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The Great Gatsby

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The Great Gatsby, which was written by F. Scott Fitzgerald, is a story that reflects the life of the 1920's in New York. The 1920's was a decade of prosperity and opportunity, but also of prohibition and organized crime. The life in the 1920's was filled with moral decay (immoral decisions) and corruptness. Throughout The Great Gatsby, Fitzgerald shows how the American Dream is dead through immoral decisions and corruptness in Gatsby's and Myrtle's life.

The first character that shows how the American dream is dead is Jay Gatsby. His life shows how the American Dream is dead by how he acquires his wealth illegally. Jay Gatsby didn't acquire his money from inheritance, but from organized crime. He wanted people to think the inherited the money, but in reality he didn't. Gatsby said "that's my affair, 'I dabbled inn the oil business and the drug business.'"( ). Then Tom was doing some investigating on Gatsby, and Tom said "the man is involved in bootlegging and other illegal acts."( ). Both of these quotes support how Gatsby came of his money, and what illegal operations he did to acquire the money. This quote also shows how the American Dream is dead because Gatsby isn't working hard for his money; he took the easy way out to acquire the money so he could move up in the social status.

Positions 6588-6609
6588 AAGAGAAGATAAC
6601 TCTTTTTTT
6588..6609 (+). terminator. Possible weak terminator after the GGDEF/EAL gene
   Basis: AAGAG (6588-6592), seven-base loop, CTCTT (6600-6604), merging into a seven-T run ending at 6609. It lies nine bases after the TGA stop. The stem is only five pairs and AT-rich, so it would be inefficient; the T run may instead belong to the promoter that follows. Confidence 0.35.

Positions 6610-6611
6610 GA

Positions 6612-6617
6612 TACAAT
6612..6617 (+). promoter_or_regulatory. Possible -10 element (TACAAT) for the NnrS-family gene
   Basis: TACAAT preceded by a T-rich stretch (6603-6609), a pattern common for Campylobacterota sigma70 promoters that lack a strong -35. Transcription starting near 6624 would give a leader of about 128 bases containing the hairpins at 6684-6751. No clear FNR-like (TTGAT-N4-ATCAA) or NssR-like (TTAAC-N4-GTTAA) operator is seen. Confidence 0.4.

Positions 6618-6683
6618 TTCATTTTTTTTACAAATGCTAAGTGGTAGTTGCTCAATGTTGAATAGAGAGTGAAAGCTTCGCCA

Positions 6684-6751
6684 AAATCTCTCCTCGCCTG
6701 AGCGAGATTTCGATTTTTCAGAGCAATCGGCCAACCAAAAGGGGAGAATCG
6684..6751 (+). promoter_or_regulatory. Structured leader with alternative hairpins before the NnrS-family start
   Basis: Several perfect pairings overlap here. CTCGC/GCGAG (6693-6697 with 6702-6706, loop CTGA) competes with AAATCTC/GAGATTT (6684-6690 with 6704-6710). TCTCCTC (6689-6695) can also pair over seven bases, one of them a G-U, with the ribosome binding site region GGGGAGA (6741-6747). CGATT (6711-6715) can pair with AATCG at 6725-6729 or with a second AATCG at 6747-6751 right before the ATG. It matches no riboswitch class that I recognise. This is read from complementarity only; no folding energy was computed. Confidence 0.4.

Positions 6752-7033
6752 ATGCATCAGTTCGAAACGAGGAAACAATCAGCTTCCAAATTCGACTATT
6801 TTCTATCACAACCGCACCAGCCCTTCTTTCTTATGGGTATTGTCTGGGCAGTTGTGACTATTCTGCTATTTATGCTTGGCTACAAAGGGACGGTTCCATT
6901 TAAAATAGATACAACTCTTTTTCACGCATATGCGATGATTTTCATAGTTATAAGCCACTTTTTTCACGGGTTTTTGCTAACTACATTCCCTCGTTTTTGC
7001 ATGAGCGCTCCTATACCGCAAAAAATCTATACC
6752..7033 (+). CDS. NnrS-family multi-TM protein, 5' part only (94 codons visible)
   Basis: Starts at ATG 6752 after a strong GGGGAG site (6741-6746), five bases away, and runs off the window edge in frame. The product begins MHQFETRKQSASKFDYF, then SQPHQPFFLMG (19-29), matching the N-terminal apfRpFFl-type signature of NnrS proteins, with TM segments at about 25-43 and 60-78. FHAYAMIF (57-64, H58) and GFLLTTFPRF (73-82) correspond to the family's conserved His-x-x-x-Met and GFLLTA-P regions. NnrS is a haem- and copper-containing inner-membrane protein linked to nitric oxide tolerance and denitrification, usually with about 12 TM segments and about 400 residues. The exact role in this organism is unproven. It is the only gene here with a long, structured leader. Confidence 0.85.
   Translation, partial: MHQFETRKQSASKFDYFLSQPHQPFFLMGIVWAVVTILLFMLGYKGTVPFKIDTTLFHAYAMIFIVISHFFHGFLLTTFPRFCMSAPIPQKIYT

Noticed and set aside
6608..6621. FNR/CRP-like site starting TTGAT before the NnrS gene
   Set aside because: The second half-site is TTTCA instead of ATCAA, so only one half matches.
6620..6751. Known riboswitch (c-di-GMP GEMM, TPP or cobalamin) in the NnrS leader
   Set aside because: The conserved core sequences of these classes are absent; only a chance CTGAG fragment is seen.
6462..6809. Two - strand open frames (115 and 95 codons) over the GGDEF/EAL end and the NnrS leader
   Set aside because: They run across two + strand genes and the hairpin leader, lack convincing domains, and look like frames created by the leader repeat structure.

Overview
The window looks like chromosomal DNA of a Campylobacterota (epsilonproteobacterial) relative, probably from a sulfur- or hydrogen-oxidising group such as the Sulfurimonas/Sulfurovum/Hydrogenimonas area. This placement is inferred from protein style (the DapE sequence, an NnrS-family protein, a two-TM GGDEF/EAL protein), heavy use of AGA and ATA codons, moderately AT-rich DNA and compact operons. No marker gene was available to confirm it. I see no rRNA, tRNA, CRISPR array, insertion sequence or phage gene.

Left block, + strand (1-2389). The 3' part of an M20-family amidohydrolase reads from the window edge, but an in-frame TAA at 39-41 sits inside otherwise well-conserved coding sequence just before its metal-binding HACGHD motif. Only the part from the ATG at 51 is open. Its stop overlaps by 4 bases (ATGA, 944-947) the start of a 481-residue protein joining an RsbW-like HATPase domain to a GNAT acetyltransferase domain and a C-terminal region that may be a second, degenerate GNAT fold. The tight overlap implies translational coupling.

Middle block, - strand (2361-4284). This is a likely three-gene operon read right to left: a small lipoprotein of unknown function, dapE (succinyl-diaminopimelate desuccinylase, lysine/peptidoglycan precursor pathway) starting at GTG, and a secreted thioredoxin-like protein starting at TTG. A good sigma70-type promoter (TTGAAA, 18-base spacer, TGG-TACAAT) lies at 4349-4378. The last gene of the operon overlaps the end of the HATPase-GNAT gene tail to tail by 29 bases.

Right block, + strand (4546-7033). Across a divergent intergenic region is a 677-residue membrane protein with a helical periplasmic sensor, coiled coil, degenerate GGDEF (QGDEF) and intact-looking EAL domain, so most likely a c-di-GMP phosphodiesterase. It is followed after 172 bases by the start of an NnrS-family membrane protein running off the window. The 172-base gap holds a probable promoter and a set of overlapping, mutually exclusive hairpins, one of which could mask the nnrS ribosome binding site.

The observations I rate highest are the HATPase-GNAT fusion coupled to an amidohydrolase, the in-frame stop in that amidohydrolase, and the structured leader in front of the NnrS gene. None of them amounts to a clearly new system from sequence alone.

The next character that shows that the American dream is dead is Myrtle. Myrtle shows how the American Dream in dead by how she tired to get into the upper class by using Tom and his money to try and fit in, but she could never fit in because she didn't know the slang and other thing the rich used to talk and communicate to each other. She also cheated on her husband, Mr. Wilson, who was a result of how the American dream is dead. Myrtle's attempt to break into the class which the Buchanans belong to is doomed from the start. She enters into an affair with Tom, takes on all the



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